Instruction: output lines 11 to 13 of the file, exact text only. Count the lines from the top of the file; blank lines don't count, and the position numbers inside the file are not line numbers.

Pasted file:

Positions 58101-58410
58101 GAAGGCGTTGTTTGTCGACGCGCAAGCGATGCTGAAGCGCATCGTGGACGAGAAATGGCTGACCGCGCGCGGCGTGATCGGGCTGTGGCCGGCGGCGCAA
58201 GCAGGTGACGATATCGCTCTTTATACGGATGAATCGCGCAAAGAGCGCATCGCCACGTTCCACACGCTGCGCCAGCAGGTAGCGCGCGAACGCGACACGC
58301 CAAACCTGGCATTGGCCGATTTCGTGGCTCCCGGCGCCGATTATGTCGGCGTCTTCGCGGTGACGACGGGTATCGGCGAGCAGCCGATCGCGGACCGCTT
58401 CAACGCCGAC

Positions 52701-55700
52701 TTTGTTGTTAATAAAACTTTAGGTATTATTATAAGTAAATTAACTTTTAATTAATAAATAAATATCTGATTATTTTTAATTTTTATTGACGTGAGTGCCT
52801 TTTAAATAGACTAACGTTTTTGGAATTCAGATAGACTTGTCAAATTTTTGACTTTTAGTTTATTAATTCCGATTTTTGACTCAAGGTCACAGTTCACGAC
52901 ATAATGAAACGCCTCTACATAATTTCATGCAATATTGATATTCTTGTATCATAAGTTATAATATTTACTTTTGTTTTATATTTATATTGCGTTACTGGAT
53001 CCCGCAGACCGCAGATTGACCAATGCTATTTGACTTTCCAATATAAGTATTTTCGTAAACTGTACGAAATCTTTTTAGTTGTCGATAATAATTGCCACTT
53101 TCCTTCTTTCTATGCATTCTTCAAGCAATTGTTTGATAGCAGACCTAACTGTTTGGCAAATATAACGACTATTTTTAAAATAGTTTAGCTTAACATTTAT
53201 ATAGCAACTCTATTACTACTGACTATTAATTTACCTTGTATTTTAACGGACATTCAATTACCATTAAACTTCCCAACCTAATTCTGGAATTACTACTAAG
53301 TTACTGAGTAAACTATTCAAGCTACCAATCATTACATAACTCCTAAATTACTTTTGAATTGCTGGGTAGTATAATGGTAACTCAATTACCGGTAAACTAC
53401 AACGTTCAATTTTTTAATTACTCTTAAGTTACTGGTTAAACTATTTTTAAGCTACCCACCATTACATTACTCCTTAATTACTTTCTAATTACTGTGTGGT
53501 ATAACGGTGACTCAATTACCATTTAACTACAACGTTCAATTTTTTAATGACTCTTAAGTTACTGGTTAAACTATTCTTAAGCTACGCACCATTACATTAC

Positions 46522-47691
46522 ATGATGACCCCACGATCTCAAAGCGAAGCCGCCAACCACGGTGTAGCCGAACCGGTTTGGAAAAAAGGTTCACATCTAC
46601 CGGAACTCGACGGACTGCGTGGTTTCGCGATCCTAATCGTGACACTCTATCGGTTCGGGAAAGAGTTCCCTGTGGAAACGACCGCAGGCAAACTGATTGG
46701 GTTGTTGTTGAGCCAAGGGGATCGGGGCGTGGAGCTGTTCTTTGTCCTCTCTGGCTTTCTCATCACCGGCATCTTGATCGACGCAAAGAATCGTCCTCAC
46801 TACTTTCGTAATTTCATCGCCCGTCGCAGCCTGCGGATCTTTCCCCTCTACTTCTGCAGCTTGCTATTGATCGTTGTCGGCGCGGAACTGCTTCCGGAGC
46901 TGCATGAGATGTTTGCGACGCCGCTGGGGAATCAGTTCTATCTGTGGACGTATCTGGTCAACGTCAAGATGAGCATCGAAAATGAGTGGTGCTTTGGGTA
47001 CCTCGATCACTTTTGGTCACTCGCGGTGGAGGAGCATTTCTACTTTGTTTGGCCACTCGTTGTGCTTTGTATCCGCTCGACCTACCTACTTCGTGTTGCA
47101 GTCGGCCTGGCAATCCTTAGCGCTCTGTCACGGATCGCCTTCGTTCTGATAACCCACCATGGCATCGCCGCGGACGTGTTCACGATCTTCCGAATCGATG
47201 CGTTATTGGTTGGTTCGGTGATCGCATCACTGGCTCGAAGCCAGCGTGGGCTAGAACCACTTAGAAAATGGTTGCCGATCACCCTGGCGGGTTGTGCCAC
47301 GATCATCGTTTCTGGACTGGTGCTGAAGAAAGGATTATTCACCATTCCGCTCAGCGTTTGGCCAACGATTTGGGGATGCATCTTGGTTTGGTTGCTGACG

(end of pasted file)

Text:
53101 TCCTTCTTTCTATGCATTCTTCAAGCAATTGTTTGATAGCAGACCTAACTGTTTGGCAAATATAACGACTATTTTTAAAATAGTTTAGCTTAACATTTAT
53201 ATAGCAACTCTATTACTACTGACTATTAATTTACCTTGTATTTTAACGGACATTCAATTACCATTAAACTTCCCAACCTAATTCTGGAATTACTACTAAG
53301 TTACTGAGTAAACTATTCAAGCTACCAATCATTACATAACTCCTAAATTACTTTTGAATTGCTGGGTAGTATAATGGTAACTCAATTACCGGTAAACTAC